A New Jersey sailor hailed for his actions saving others during the Japanese attack on Pearl Harbor will finally get a proper military burial nearly 80 years after his ship was bombed after his remains were recently identified through DNA testing.
Chief Petty Officer Francis D. Day, of Millburn, was one of the thousands lost on Dec. 7, 1941, when Japanese fighter planes attacked the U.S. Naval Base in Hawaii, sinking or destroying 21 vessels.
Day was in his 16th year of service when he died on the USS Oklahoma — the ship on which he’d spent the majority of his career. He was 37 years old.
Day’s family has spent the years since wondering what happened to the man of whom they’d only heard stories.
That all changed recently when Defense of POW/MIA Accounting Agency officials told Lynne Werner, Day’s niece, that his remains were identified out of the hundreds of unknown sailors buried at the National Memorial Cemetery of the Pacific in Hawaii, also known as “the Punchbowl.”
Both Lynne Werner and her son, James Werner, didn’t know Day, but grew up hearing tales of how he spent the last moments of his life heroically saving 15 sailors trapped on the Oklahoma, the family told NJ Advance Media.
Day hoisted the men out of the ship through a small porthole, knowing his large frame would keep him from following.
“It always brought back feelings of pride for the heritage we carry on, and pride for our country,” James Werner said of the stories told of his great uncle. “It made us very grateful to be where we are today.”
Day’s presence has been felt by the family over the last 78 years. In 1943, his sister christened the USS Day, named in Day’s honor, James Werner said.
Day was the fourth of six children, Lynne Werner said. She believes her mother, Day’s sister, would feel relieved to know her brother had finally been found.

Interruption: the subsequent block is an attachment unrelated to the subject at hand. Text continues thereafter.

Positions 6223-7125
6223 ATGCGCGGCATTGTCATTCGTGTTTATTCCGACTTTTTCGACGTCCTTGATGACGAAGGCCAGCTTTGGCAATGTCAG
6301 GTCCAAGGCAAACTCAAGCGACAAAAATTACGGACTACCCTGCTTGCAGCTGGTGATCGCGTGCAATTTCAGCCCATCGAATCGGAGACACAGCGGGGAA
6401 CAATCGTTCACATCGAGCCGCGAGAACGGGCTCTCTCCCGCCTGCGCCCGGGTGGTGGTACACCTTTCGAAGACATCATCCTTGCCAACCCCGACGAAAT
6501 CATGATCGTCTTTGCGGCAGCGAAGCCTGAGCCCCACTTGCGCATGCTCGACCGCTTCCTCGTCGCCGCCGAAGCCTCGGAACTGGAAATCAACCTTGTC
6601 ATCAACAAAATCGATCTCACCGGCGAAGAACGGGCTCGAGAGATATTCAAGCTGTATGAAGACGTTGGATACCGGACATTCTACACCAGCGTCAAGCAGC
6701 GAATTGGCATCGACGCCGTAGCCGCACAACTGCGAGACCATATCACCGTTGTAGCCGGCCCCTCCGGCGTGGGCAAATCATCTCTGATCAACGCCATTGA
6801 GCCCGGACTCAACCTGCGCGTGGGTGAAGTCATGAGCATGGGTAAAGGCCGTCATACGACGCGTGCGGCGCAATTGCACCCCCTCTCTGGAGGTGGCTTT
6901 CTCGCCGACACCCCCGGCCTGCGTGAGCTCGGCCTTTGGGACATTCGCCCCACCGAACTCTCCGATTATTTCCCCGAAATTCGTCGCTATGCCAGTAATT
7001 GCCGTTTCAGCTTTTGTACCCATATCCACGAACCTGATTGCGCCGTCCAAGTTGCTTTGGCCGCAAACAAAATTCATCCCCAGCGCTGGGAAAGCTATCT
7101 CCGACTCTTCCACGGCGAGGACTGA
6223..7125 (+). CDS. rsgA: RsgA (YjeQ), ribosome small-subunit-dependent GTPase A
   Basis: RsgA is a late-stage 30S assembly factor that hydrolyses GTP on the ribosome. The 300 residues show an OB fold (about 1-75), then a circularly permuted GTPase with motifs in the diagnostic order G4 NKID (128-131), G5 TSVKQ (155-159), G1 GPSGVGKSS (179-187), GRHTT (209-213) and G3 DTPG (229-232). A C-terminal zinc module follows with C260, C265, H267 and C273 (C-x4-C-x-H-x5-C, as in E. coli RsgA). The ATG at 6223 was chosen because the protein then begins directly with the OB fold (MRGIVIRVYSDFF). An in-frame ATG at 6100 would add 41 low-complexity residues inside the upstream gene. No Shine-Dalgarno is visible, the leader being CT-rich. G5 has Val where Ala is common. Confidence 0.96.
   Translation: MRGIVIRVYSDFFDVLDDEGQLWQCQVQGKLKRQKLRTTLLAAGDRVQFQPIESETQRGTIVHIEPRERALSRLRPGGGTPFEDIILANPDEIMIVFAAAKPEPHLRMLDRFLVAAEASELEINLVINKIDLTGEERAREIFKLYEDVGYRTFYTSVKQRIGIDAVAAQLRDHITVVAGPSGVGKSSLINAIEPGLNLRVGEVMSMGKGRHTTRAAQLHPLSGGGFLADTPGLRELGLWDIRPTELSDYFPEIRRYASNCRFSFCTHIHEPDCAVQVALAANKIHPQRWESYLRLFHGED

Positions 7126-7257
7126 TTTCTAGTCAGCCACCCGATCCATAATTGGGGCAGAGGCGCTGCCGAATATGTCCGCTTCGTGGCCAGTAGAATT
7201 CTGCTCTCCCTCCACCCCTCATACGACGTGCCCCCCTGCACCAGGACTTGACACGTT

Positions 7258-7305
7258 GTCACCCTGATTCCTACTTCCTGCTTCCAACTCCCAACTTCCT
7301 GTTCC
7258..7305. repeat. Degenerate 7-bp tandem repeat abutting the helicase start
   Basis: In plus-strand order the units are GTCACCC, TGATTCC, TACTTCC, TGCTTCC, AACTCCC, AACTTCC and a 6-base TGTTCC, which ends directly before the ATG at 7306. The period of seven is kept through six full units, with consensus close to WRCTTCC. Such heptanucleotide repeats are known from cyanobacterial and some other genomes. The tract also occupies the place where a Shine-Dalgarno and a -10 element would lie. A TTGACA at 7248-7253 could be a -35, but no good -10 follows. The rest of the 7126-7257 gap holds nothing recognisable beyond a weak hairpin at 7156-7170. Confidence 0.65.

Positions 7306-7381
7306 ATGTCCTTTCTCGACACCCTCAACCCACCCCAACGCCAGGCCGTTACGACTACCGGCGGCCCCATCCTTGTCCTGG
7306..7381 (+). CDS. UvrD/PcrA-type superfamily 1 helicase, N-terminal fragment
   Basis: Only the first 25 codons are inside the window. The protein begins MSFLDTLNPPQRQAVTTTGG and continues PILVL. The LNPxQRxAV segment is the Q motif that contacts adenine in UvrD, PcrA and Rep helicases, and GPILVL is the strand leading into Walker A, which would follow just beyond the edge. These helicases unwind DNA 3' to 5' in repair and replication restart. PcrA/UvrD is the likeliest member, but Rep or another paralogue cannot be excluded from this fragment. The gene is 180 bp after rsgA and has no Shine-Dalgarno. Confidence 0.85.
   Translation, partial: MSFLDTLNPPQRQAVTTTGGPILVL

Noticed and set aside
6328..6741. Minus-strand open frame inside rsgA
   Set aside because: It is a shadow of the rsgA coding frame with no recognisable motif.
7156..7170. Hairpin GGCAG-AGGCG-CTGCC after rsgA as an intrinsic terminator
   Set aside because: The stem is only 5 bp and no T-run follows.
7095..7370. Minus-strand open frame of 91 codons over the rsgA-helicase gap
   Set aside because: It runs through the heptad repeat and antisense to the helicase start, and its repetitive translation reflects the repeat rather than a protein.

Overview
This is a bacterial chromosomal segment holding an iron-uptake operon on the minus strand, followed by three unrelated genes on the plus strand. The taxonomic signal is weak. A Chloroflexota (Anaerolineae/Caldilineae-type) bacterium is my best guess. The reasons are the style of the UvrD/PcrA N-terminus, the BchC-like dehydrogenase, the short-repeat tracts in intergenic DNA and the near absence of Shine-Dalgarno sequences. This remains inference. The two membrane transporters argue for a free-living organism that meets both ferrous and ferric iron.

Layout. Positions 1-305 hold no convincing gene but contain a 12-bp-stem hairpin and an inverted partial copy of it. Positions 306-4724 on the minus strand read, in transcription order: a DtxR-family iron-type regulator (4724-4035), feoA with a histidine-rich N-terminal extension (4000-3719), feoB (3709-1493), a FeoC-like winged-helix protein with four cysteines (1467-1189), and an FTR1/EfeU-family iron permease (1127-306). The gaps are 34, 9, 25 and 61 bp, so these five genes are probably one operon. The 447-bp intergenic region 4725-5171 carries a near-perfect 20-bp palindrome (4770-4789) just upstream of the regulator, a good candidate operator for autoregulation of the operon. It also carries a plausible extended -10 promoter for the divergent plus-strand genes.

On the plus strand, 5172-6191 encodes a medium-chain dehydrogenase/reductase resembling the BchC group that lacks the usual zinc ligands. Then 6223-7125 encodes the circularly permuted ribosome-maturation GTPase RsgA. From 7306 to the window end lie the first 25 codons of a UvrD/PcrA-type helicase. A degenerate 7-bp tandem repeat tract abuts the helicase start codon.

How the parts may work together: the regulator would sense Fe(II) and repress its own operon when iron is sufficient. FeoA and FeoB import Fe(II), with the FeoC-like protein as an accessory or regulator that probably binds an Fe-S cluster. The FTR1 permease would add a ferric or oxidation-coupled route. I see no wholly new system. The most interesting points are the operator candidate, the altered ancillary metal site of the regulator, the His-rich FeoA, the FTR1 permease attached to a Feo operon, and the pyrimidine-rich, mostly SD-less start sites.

The family said Day has been described as very friendly, funny and well-respected amongst his fellow service members.
Day enlisted in the U.S. Navy in 1925 as a seaman apprentice, according to military records. From 1929 onward, Day moved through the ranks of water tending, a position which oversaw the water coming in and out of ships. Day was appointed chief water tender in 1938 — the title he held when his life was cut short.
He was awarded numerous awards for his service, including the Purple Heart, records show.
James Werner said finding closure has been a longtime goal for the family, particularly his mother and sister, who each provided DNA samples to the POW/MIA agency in hopes of finding their uncle’s long-lost remains.
The Werners were hopeful, but optimism dimmed when years went by without a result. But the call finally came about a month ago.
“We were really hopeful for it because we’d been part of the process,” James Werner said. “We were like, ‘you’re kidding, this incredible.’”
The Navy completed a full disinterment of the unknown USS Oklahoma sailors in 2015. More than 400 sailors died on the ship, and 152 still need identification, officials said.
Several of Day’s family members plan on flying to Hawaii for his burial at the Punchbowl, James Werner said. Services have not yet been scheduled.
“He was a hero, there’s no other way to describe him,” he said. “Finally someone who deserved so much more than a mass grave [is] going to get the recognition and respect that he deserved.”
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